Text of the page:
Vivo is contemplating the use of its dormant 450MHz spectrum to deliver affordable mobile broadband services in rural and underserved areas of the country. The operator would partner with AINMT Holdings to implement the new LTE-based service, leveraging the Scandinavian operator's expertise in using the lower frequencies to deliver wireless voice and broadband services in sparsely populated areas. BMI believes that, by sweating these under-utilised resources, Vivo will be able to cost effectively expand its footprint and bring more rural Brazilians into the digital economy.
Vivo and AINMT Holdings signed a formal memorandum of understanding (MoU) aimed at exploring the potential of establishing a partnership that would build and operate this network. No further details have been disclosed other than that Vivo's dormant 450MHz spectrum - which was formerly used to provide first-generation analogue cellular telephony services in selected areas of Brazil - will be used to offer voice and broadband services.
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Vivo will be able to install new LTE transceiver modules on its existing towers and cell sites in rural areas and, as the 450MHz spectrum is conducive to long-range wide-area coverage, only a small number of new installations will be required to ensure effective coverage. The most significant outlay is likely to be focused on the procurement and distribution of end-user terminals. F ew modern handsets and wireless modems are designed to tap the 450MHz band and these may have to be sourced from specialist vendors. BMI believes dedicated public access terminals will be set up in key towns and villages, rather than putting handsets and computers in the hands of end-users, in much the same way that 1G and 2G services were originally extended into rural areas of Asia and Africa.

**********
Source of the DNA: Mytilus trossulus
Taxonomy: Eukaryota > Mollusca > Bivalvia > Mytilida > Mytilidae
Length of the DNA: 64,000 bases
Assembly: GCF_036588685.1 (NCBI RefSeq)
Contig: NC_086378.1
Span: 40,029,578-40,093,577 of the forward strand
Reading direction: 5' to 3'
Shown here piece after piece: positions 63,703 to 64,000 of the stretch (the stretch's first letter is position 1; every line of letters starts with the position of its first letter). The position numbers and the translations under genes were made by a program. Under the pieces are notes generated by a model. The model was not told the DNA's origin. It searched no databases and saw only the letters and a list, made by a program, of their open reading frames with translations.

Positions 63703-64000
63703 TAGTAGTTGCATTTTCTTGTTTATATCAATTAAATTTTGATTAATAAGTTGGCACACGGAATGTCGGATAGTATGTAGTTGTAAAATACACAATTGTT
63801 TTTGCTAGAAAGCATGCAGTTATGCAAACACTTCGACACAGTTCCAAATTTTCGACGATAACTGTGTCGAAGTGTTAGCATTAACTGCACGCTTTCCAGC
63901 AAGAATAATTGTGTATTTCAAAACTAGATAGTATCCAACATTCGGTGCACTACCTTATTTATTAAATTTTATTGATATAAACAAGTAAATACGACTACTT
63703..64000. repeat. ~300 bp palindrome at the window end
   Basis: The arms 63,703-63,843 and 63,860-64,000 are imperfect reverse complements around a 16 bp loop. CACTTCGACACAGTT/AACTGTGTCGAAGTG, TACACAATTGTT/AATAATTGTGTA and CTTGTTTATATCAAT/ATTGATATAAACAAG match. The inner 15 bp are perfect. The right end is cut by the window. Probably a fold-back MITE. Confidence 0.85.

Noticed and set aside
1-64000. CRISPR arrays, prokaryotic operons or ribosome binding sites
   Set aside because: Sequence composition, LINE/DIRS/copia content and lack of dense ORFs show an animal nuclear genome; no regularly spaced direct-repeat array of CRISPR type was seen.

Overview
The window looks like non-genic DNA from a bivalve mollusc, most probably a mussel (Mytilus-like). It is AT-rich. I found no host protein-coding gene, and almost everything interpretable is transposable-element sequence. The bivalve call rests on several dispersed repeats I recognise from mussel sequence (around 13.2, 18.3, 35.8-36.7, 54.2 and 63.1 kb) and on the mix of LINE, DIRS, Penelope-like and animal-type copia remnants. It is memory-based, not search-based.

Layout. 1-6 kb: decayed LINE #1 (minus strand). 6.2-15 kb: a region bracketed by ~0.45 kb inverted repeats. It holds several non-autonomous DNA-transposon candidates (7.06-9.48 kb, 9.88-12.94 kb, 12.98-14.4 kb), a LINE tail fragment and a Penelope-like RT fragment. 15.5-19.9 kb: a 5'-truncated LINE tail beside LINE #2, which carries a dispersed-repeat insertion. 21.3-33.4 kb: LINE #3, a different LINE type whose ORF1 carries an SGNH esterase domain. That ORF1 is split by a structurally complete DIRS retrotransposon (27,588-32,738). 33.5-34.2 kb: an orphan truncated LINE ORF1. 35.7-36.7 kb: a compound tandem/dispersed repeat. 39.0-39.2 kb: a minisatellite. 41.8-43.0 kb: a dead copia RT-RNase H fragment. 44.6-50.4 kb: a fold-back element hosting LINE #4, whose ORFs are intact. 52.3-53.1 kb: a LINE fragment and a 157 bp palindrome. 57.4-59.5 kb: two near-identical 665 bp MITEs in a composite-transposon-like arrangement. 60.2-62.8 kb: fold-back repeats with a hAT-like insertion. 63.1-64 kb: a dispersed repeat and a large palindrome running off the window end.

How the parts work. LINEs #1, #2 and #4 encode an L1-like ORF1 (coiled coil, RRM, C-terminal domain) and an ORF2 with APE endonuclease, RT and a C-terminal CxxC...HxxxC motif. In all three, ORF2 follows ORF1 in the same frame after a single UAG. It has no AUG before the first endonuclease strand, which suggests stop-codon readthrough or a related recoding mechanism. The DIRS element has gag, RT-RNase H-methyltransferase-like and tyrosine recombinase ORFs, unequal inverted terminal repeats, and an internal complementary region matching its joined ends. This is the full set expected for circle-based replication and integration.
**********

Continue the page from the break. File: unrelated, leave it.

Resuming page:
AINMT provides mobile voice and broadband services to rural communities and individuals in Sweden and Denmark, where it operates under the Net1 brand, and in Norway, where it trades as ice.net . The company does not disclose subscriber figures, but market data from the national regulatory authorities suggests it serves several tens of thousands of users in total across these countries.
Brazil's mobile operators are racing to build out their 4G LTE networks ahead of the 2014 FIFA World Cup and the 2016 Olympic Games, both of which are being held in Brazil and which are expected to generate a significant uptick in demand for streaming live video by the country's fixed and mobile broadband user base, as well as digital media content creators and distributors. However, as their core revenues are falling due to intense price competition, so investment budgets have been hit. Inter-operator agreements to share LTE infrastructure will help, but BMI believes there will still be little financial incentive for them to address rural consumers' broadband needs. In this context, we welcome Vivo's proposal to reuse its vacant spectrum to make affordable broadband services available outside the major business and population centres.